Using Comment Spam to Measure Blog Rank
Using the Technorati Rank as a measure of blogging hierarchy is so 2005. Deciding if a blog is part of the top 100 purely by the number of other blogs linking to it is one way to measure popularity, but there must be other ways. In nature you can track the population increases of Bambi, Thumper and friends by the co-related increase the number of hunters going around killing their mothers. Could there be another way to measure blog worth other than Technorati?
If only there was some parasitic relationship that fed off the blogosphere the way predators feed off of prey?
Of course! Spam.
I’m joking about quantity of spam as a measure of blog worth. But what I’m not joking about is how much more spam I am getting now compared to a year ago. I’d like to think it’s because my blog is so much more popular now, but the sad truth is that spam is an epidemic that’s affecting bloggers from all walks of life. Even Robert Scoble.
The War on Spam
Comments spam is an infection and it is spreading further and further. It attacks our blogs and stands out like a rash. There are several over the counter remedies to comment spam, but sometimes the medicine is worse than the disease.
- Force users to login to a verified account
- Which means no one will bother to comment unless the login is part of a larger network like a Google account or Typepad account
- Captcha image response algorithms
- Which means no one will bother to comment because they are impossible to read and a complete pain in the ass
- (I’m talking about you, Typepad)
- Simple captcha (math, unscrambled word)
- Works except for the 90% of the time I forget to fill it out
- Akismet filtering (what we use at wordpress.com)
Akismet – Building Spam into Haystacks
One of the limitations about being hosted at wordpress.com is that the only vaccine I have for fighting off comment spam is Akismet. Which is great when it works, but, uh, not so great when it doesn’t. Akismet does a very good job of identifying ham from spam, but the problem is that it doesn’t do anything to decrease the sheer volume of spam you get. Akismet will help you lead a normal day-to-day life, but it won’t keep you from having the occasional sore on your lip for all the world to see.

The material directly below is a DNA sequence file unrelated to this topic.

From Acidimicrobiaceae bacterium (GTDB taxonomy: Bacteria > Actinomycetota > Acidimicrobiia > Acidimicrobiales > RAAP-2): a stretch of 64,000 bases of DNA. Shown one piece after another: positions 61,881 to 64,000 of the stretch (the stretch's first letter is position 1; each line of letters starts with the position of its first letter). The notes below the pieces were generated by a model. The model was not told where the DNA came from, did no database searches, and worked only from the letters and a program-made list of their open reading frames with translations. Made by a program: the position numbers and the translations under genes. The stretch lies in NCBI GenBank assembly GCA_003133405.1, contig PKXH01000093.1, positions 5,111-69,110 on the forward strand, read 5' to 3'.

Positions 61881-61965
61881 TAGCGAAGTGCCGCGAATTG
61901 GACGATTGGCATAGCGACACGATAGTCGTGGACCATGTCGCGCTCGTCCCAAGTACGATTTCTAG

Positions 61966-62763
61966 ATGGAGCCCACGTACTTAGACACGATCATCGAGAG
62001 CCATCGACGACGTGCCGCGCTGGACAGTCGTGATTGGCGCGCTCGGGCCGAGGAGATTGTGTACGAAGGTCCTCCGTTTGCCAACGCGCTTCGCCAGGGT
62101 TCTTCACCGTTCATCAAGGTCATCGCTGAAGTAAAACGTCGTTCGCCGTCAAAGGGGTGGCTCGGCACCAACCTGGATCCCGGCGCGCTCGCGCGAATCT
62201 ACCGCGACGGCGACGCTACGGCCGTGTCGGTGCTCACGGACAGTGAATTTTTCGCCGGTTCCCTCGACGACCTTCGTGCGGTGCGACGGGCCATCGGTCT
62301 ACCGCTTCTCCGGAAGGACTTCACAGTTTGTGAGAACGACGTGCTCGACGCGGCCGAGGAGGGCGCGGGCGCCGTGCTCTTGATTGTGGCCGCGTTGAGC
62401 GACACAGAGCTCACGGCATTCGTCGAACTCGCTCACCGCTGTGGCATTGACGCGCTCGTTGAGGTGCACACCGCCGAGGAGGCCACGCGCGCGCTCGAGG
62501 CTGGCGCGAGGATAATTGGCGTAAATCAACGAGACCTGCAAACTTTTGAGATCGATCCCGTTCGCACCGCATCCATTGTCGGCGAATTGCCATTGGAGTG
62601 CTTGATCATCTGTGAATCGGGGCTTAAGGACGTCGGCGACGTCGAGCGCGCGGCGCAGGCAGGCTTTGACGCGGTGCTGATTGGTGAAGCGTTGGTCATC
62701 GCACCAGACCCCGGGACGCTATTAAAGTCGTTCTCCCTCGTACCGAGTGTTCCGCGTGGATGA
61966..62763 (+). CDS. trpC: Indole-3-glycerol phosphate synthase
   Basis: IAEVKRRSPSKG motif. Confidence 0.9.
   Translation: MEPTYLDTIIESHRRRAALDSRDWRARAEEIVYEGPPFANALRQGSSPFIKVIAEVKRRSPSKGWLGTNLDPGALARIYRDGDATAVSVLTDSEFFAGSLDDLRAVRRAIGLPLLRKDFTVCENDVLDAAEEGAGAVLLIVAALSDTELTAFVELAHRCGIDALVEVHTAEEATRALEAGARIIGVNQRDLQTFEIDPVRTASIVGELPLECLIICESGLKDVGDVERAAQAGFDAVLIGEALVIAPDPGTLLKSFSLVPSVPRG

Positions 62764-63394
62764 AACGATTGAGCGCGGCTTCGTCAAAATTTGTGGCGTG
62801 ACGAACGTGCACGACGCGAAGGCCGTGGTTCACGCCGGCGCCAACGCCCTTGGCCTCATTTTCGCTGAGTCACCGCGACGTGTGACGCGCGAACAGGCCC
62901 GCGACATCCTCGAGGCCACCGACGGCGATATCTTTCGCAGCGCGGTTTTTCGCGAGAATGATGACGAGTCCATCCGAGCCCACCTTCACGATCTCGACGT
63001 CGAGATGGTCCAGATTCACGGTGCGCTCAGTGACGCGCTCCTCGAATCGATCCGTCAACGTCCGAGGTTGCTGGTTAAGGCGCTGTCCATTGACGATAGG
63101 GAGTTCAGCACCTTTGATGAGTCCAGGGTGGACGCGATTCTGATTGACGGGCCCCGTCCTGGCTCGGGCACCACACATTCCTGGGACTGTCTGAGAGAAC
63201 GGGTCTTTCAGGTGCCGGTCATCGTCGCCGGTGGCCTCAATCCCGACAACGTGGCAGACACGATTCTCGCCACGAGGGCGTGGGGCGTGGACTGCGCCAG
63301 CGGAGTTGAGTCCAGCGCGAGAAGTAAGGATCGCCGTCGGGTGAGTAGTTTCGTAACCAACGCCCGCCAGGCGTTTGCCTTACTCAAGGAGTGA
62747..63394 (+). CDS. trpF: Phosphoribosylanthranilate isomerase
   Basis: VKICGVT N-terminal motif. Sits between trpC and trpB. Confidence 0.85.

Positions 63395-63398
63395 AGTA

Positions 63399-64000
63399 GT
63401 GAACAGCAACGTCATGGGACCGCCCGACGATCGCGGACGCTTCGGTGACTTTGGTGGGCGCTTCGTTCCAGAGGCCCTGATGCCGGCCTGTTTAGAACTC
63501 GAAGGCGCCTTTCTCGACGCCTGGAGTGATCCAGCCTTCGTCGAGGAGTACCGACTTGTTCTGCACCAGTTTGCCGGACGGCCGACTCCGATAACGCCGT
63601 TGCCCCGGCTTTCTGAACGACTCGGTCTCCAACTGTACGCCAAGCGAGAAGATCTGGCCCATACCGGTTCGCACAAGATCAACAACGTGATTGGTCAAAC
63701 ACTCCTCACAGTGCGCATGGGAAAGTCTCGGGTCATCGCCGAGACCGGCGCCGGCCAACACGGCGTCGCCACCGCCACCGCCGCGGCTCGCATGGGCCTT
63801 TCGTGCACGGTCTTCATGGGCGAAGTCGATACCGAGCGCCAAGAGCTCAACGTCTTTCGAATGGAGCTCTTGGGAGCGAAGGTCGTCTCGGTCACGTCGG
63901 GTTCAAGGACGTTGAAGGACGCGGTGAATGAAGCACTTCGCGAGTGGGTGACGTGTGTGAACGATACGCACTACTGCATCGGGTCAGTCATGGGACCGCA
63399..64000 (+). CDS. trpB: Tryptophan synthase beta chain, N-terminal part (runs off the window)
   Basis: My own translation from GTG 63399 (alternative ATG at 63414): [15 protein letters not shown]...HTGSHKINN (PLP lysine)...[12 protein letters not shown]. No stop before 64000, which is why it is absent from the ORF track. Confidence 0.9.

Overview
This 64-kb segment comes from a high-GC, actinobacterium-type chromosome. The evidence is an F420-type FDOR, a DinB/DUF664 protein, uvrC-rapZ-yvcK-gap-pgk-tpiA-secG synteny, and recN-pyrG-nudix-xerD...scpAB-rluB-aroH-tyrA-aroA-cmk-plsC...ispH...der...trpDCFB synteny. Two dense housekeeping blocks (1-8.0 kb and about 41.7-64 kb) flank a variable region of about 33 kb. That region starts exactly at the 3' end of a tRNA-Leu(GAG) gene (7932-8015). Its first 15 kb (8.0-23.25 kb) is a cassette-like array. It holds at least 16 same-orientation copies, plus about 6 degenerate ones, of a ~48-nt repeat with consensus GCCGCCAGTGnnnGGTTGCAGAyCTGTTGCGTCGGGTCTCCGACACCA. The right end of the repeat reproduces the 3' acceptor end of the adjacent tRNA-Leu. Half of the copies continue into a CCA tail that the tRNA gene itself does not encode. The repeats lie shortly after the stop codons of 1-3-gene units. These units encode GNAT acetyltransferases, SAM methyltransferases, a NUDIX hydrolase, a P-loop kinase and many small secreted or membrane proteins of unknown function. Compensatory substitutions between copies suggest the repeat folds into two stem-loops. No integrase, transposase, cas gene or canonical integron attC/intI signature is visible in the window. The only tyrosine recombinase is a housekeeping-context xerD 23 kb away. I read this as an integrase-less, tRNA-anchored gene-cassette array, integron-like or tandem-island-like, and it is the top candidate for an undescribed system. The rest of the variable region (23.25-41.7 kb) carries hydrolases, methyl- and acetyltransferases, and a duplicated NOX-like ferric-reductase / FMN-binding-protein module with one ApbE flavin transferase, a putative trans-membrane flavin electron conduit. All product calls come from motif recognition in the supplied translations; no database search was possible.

I get around 1500 spam a day now. Sometimes Akismet isn’t strong enough or isn’t vaccinated against a new strain and I’ll have between 5-15 spam sores to manually delete for that day. Other times Akismet gets overzealous starts attacking the valid comments as spam (which often happens on blog posts where I ask people to post links). It’s easy enough to correct the situation if I can find out it happened. But finding that one valid comment is like trying to find a beauty mark on a leper — it ain’t pretty no matter which way you look at it.
That’s why I created the Akismet Auntie Spam for Firefox extension to make the anti-spam (ham) stick out more from all the obvious spam. In an update I never officially announced, our little old Auntie will now mark all Akismet-marked comments that have common spam words in red so that we can completely skip over them while dumpster diving through the caught spam folder. Akismet Auntie Spam helps me heal the lepers.
How to Reduce the Volume of Spam
But that still doesn’t stop the fact that I’m getting 1500 spam a day. For someone who likes to write about productivity and making the most of your time I am wasting entirely too much time being a good netizen and monitoring spam. We often call it the War on Spam but it’s a war I’m not winning. The only intelligent decision is to stop wasting my time and energy and to pull out. Like any social disease the underlying problem is that I’m being way to promiscuous. Everything I’ve ever posted to my blog is tarted up in a short skirt on a dark alleyway, just waiting for trouble, with nothing but Akismet and hope to avoid the clap.
It’s not working.
So I’m following in the footsteps of many other members of the wordpress.community and I’ve turned comments off for all posts that are over 60 days old. It isn’t because Akismet doesn’t do the job, it’s because even with Akismet doing most of the work, that last little bit takes too much of my time. It’s time for me to take my blog posts off the street and into a private school and hope they start running with a better crowd.
If the spam rash clears up appreciably, I’ll create an automated program like my Tag Cloud Generator for disabling comments on older posts so that everyone can enjoy having one less thing to worry about.